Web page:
Several other states are also against such linking as they think water sharing may hurt their interests. Since states like Andhra and Tamil Nadu have larger dry regions they insist on such projects to fulfil public water demand. The total river interlinking project might cost about Rs 6,00,000 crore. There is no availability of funds to launch the project despite various objections. Moreover, water experts like A Vaidyanathan have said that it is possible that only meagre benefit can be drawn from the project and a detailed study is required. He has suggested that decentralised local rainwater harvesting by reviving and improving traditional techniques, combined with measures to conserve the water use and recycle waste water, are more effective in meeting domestic water usage in a country, which stands at 5 per cent of total water usage. As far as irrigation is concerned, using surface and recharged ground water would be ideal because of the negative consequences arising out of the project, he says. These arguments are countered by few technocrats who suggest detailed geographical information services to put aside negative impacts of the project. Another successful example shown in favour of the project is China, where it has created about 1.2 lakh waterways, said Prof A C Kamaraj, chairman of National Waterways Development Technology. But few neighbouring countries like Bangladesh oppose river interlinking projects since India is sharing waters of Ganga and others with them.

    Water Usage In Modern India

    Water scarcity or large demand for water emerged post green revolution implementation as high yielding varieties demanded more volume of irrigation. In traditional farming, farmers had options in cropping rather than canal irrigated mono-cropping under the new revolution. Canal irrigation needed larger water resources and projects like inter-state river linking are proposed. Several pro-organic farming activists like G Nammalvar stressed that farming is itself a way of living even in 21st Century.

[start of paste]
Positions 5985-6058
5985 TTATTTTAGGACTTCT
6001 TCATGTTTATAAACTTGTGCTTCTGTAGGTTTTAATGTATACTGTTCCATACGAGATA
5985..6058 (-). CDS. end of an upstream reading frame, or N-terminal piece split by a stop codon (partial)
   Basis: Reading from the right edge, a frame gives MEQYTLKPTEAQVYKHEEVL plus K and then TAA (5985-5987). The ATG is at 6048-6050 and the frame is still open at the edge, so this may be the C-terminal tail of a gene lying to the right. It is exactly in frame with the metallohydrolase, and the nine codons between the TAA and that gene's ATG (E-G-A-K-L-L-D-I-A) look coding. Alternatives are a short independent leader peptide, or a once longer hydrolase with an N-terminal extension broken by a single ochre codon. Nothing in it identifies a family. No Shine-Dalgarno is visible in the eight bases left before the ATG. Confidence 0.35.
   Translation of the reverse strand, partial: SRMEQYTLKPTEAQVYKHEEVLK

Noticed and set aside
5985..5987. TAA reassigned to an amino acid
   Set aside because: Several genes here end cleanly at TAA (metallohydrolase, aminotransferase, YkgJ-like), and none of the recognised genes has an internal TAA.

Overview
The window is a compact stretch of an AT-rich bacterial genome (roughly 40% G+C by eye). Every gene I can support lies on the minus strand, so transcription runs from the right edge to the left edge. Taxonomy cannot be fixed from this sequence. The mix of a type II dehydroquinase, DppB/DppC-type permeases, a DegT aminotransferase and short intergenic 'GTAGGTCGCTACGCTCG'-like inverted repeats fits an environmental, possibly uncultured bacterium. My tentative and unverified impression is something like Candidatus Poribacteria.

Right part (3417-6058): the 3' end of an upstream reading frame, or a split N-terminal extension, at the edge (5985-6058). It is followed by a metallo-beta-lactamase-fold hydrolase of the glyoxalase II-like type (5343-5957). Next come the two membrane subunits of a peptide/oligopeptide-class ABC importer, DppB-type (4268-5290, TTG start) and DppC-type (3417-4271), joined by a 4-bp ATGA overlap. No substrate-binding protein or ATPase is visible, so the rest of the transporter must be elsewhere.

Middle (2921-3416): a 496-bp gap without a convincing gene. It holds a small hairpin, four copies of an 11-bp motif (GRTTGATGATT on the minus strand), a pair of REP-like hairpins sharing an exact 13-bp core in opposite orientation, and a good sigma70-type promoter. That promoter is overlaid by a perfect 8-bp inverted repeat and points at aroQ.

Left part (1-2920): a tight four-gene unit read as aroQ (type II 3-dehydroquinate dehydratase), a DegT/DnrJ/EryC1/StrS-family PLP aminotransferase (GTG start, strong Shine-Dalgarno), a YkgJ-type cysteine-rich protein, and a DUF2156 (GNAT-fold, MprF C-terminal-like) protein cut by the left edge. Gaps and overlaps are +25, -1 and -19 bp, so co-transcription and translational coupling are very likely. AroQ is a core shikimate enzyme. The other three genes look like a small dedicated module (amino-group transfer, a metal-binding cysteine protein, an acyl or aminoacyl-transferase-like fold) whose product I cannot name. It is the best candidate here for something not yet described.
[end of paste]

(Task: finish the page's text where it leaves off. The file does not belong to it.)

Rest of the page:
Beyond the farming, modern utilities in households, which consume more amount of water, have to be replaced with innovative ways similar to dry toilets etc. This is also because recycling potential of waste water is restricted to just 30 per cent, and this area possesses a huge business opportunity according to a World Bank study. In line with this, Chennai has launched river restoration projects to retrieve water from Coovum and Adyar, which were once used by the public across the year, of course, a hundred years ago!

    Alternatives for the proposed project are mostly restricted to proposals like artificial groundwater recharge since groundwater has replaced surface water usage especially in agriculture.

    Nationalisation of river water comes under the purview of article 262 of the Constitution and the government can pass a bill to take under its control all rivers in the country by amending the Constitution. This action requires consensus among ruling governments of the states. In this regard, a bill forwarded by a Lok Sabha member (though several predecessors will be there) Ramen Deka in 2012 suggested to hand over the necessary powers to the central governments and to formulate proper mechanisms to share precious resources of water and power among disputing states. In contrast, a private member bill from the treasury benches was presented to de-nationalise six rivers of Goa from the list.

    Above all, while Jayalalithaa did the walk out then Law and Parliamentary Affairs Minister D B Chandre Gowda, said, “Such a thing is not possible since river water is dependent on local conditions, involvement of riparian states and monsoons. A national policy is impractical and our Constitution-makers were aware of this and hence did not include it.”

    Ramesh Babu is a journalist and writer. He tweets at @Axewords.

    Get Swarajya in your inbox.